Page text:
SQL Server uses encryption keys to help secure data, credentials, and connection information that is stored in a server database. SQL Server has two kinds of keys: symmetric and asymmetric.

Symmetric keys use the same password to encrypt and decrypt data.

Asymmetric keys use one password to encrypt data (called the public key) and another to decrypt data (called the private key).

In SQL Server, encryption keys include a combination of public, private, and symmetric keys that are used to protect sensitive data. The symmetric key is created during SQL Server initialization when you first start the SQL Server instance. The key is used by SQL Server to encrypt sensitive data that is stored in SQL Server. Public and private keys are created by the operating system and they are used to protect the symmetric key. A public and private key pair is created for each SQL Server instance that stores sensitive data in a database.

Applications for SQL Server and Database Keys

SQL Server has two primary applications for keys: a service master key (SMK) generated on and for a SQL Server instance, and a database master key (DMK) used for a database.

The Service Master Key is the root of SQL Server’s Encryption Hierarchy. As such, there can only be one service master key per SQL Server instance. The service master key is used to protect (encrypt) other keys, mainly the database master keys. It cannot be used directly to encrypt data

Service master key

The Service Master Key is the root of the SQL Server encryption hierarchy. The SMK is automatically generated the first time the SQL Server instance is started and is used to encrypt a linked server password, credentials, and the database master key. The SMK is encrypted by using the local machine key using the Windows Data Protection API (DPAPI). The DPAPI uses a key that is derived from the Windows credentials of the SQL Server service account and the computer’s credentials. The service master key can only be decrypted by the service account under which it was created or by a principal that has access to the machine’s credentials.

The Service Master Key can only be opened by the Windows service account under which it was created or by a principal with access to both the service account name and its password.

Database master key

The database master key is a symmetric key that is used to protect the private keys of certificates and asymmetric keys that are present in the database. It can also be used to encrypt data, but it has length limitations that make it less practical for data than using a symmetric key. To enable the automatic decryption of the database master key, a copy of the key is encrypted by using the SMK. It is stored in both the database where it is used and in the master system database.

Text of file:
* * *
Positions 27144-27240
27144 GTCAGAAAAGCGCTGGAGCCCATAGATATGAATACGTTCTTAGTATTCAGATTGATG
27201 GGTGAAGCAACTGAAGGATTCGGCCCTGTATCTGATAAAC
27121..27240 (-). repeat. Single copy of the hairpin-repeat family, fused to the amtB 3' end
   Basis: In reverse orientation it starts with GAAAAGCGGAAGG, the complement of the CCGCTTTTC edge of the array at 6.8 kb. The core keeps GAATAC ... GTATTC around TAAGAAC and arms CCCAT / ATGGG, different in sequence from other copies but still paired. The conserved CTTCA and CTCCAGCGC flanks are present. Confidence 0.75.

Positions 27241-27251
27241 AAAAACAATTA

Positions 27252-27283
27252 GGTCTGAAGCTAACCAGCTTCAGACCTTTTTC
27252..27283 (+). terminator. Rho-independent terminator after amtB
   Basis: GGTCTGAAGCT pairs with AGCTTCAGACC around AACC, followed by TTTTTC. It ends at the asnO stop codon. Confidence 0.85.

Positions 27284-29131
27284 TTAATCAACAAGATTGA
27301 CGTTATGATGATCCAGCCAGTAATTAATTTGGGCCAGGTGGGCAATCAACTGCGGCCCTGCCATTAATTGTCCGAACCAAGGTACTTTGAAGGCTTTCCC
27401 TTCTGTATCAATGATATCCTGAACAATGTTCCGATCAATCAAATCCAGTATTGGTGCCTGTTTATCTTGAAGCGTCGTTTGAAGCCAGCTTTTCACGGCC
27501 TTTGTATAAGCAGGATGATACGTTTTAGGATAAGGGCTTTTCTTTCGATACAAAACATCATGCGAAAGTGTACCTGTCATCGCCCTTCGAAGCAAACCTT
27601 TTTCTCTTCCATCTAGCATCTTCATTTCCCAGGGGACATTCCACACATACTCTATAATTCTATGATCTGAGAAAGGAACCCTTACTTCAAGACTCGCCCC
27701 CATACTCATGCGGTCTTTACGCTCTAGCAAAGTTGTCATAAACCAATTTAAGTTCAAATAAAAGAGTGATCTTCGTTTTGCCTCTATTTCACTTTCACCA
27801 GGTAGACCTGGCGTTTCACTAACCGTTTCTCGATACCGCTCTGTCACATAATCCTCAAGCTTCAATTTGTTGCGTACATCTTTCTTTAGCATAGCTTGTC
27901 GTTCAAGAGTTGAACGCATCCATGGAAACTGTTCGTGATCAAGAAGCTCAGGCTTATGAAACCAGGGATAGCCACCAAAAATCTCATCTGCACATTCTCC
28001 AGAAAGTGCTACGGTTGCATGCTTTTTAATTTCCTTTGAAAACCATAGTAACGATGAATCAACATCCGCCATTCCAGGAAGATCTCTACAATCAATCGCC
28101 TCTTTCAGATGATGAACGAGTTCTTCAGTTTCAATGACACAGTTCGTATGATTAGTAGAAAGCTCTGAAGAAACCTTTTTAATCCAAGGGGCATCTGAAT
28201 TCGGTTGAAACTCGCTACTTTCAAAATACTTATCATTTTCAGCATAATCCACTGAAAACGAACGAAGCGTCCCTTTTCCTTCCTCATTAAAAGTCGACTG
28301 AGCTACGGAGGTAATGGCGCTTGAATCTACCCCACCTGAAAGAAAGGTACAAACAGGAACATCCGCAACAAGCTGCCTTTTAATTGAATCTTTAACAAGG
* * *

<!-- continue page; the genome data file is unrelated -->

The copy of the DMK stored in the master system database is silently updated whenever the DMK is changed. However, this default can be changed by using the DROP ENCRYPTION BY SERVICE MASTER KEY option of the ALTER MASTER KEY statement. A DMK that is not encrypted by the service master key must be opened by using the OPEN MASTER KEY statement and a password.

Managing SQL Server and Database Keys

Managing encryption keys consists of creating new database keys, creating a backup of the server and database keys, and knowing when and how to restore, delete, or change the keys.

To manage symmetric keys, you can use the tools included in SQL Server to do the following:

  • Back up a copy of the server and database keys so that you can use them to recover a server installation, or as part of a planned migration.
  • Restore a previously saved key to a database. This enables a new server instance to access existing data that it did not originally encrypt.
  • Delete the encrypted data in a database in the unlikely event that you can no longer access encrypted data.
  • Re-create keys and re-encrypt data in the unlikely event that the key is compromised. As a security best practice, you should re-create the keys periodically (for example, every few months) to protect the server from attacks that try to decipher the keys.
  • Add or remove a server instance from a server scale-out deployment where multiple servers share both a single database and the key that provides reversible encryption for that database.

Key Check



SELECT * FROM sys. symmetric_keys;

FROM sys. symmetric_keys AS SK
WHERE SK.name = '##MS_DatabaseMasterKey##';



Last modified: April 20, 2020



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